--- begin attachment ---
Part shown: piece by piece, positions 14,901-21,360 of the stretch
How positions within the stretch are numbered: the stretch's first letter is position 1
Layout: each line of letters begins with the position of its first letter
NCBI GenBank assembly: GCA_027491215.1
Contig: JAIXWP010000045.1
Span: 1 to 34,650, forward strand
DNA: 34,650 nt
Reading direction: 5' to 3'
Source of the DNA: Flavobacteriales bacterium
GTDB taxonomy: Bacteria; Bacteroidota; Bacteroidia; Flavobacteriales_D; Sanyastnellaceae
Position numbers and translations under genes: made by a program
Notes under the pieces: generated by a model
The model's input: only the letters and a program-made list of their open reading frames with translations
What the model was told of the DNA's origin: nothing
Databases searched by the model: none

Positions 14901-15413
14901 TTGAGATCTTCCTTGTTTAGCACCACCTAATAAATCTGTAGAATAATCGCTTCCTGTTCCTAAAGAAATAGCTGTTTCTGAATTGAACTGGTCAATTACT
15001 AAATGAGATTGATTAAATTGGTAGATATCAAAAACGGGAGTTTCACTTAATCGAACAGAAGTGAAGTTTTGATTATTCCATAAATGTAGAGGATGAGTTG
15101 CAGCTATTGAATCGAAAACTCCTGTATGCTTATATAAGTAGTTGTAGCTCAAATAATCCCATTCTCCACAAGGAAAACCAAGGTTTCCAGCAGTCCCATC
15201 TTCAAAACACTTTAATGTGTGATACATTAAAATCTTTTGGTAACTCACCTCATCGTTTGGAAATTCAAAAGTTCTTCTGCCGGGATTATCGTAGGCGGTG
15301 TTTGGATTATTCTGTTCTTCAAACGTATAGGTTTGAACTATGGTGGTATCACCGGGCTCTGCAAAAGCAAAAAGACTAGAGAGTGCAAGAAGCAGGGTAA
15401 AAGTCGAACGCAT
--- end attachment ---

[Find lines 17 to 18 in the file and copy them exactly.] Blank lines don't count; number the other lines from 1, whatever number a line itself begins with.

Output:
14901 TTGAGATCTTCCTTGTTTAGCACCACCTAATAAATCTGTAGAATAATCGCTTCCTGTTCCTAAAGAAATAGCTGTTTCTGAATTGAACTGGTCAATTACT
15001 AAATGAGATTGATTAAATTGGTAGATATCAAAAACGGGAGTTTCACTTAATCGAACAGAAGTGAAGTTTTGATTATTCCATAAATGTAGAGGATGAGTTG